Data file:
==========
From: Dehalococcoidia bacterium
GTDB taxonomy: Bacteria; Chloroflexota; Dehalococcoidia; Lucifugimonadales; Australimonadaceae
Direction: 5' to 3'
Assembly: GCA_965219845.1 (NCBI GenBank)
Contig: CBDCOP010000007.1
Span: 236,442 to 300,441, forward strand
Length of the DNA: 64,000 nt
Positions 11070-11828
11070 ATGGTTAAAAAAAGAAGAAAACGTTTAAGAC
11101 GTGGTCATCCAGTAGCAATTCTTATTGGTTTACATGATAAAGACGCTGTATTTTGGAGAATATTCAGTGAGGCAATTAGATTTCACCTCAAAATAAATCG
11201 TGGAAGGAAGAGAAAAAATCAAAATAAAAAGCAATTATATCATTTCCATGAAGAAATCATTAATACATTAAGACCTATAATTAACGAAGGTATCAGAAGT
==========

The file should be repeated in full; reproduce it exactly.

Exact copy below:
From: Dehalococcoidia bacterium
GTDB taxonomy: Bacteria; Chloroflexota; Dehalococcoidia; Lucifugimonadales; Australimonadaceae
Direction: 5' to 3'
Assembly: GCA_965219845.1 (NCBI GenBank)
Contig: CBDCOP010000007.1
Span: 236,442 to 300,441, forward strand
Length of the DNA: 64,000 nt
Positions 11070-11828
11070 ATGGTTAAAAAAAGAAGAAAACGTTTAAGAC
11101 GTGGTCATCCAGTAGCAATTCTTATTGGTTTACATGATAAAGACGCTGTATTTTGGAGAATATTCAGTGAGGCAATTAGATTTCACCTCAAAATAAATCG
11201 TGGAAGGAAGAGAAAAAATCAAAATAAAAAGCAATTATATCATTTCCATGAAGAAATCATTAATACATTAAGACCTATAATTAACGAAGGTATCAGAAGT